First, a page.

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What Is Constipation?


Constipation is very common! It is characterized by a stool that is hard, dry or small, difficult to pass, and is often associated with a drop in your normal number of bowel movements.


How Many Bowel Movements are Normal?


This depends on you. For some people, 3 bowel movements a day are normal; for others, three times per week is normal. A drop is relative to your normal pattern.


What Causes Constipation?


Constipation can be caused by a variety of things. Occasional constipation is generally caused by a lack of fibre in your diet, not drinking enough fluids, not getting enough exercise, or excessive stress of common illness. All of these inhibit normal bowel activity and can cause irregular bowel habits. The risk of constipation may be increased by age, pregnancy, or certain illnesses. Also, certain prescription drugs may have a constipating effect.


Is Constipation Serious?


Generally, the answer is no. However, any change in bowel habits can be an indication of more serious bowel problems. If constipation persists or getting worse, if you notice blood or mucus in the stool, abdominal pain, or other associated symptoms, consult your physician.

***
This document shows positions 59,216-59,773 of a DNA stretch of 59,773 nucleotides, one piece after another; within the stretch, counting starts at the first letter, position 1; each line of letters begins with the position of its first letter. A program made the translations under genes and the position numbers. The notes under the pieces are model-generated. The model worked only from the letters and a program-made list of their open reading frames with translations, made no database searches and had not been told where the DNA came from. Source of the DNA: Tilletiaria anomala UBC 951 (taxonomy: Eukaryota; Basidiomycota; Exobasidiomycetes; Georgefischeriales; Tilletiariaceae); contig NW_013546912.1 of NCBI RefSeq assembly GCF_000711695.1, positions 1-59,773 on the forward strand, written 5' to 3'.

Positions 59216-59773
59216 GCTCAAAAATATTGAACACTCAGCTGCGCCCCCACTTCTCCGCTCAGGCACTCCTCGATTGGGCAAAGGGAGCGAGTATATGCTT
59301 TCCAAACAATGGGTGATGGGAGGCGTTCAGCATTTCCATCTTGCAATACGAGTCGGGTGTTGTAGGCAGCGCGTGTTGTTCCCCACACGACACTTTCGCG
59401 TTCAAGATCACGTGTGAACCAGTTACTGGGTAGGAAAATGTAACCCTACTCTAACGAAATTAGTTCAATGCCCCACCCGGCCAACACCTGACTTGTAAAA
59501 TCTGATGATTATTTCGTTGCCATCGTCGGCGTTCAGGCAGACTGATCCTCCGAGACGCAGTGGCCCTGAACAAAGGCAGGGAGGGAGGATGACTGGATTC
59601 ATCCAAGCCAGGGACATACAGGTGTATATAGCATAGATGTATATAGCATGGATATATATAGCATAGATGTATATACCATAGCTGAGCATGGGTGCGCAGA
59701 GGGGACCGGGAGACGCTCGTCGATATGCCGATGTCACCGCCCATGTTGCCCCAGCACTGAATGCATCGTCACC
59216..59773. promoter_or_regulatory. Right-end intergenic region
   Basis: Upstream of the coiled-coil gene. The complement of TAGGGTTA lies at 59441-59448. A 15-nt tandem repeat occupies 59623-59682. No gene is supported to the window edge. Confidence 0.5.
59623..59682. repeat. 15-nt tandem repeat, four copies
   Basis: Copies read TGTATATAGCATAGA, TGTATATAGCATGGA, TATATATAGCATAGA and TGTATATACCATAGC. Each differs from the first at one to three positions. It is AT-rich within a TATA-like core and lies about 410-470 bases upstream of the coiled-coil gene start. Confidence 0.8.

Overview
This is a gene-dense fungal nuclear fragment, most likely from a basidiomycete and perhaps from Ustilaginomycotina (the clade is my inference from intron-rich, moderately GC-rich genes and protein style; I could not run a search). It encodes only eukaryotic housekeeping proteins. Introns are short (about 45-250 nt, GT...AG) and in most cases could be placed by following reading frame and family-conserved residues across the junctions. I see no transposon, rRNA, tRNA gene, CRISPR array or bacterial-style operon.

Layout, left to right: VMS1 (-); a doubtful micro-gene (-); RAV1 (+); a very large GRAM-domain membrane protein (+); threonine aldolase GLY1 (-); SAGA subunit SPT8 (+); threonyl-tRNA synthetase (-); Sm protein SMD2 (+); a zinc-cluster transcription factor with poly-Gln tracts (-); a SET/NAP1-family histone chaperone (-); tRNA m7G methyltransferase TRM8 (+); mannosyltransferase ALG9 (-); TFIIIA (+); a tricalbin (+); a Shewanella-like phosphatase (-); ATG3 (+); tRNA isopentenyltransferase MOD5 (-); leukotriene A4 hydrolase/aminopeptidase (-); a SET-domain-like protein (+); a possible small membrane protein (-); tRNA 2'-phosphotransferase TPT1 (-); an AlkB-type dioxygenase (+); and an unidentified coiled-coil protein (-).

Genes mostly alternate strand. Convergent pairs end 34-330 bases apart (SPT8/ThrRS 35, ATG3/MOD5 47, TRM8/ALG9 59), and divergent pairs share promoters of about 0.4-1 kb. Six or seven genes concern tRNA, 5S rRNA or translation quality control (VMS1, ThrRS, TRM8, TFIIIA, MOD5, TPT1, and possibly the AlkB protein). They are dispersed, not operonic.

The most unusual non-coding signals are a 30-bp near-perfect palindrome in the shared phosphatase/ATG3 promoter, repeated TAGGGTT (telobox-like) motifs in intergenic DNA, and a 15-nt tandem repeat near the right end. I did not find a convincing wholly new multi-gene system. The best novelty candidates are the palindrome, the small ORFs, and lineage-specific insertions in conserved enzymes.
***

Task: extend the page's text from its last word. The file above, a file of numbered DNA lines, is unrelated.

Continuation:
How is Constipation Treated?


First, evaluate your diet. Ensuring a high level of fiber is important to maintain regularity. You should also try to eliminate some foods and beverages that can constipate you, like fatty foods or sweets. Second, ensure you are drinking 8 glasses of water or other fluids every day. Third, you should exercise regularly and maintain a healthy well-balanced lifestyle.

In addition, try to develop good bowel habits, get into a routine, and ensure you have plenty of quiet time to spend in the bathroom. If diet and lifestyle changes are not enough, try a natural source of bulk laxative, like Metamucil, Flax Seeds, or a stool softener.


How Will a Diet Change Help?


By increasing the fiber in your diet you will help providing bulk to your stool. This occurs because the fiber absorbs water and will not break down in the stomach. This will make the stool bulkier, softer, and easier to pass. Because fiber increases the bulk of your stools, some people may experience a short-term feeling of bloating or gas. However, this usually passes as your body becomes accustomed to increased fiber intake. If your stools become too frequent or loose, decrease the amount of fiber.


Are You Alone?


No, you are not alone. Over our lifetimes most of us will be constipated at one time or another

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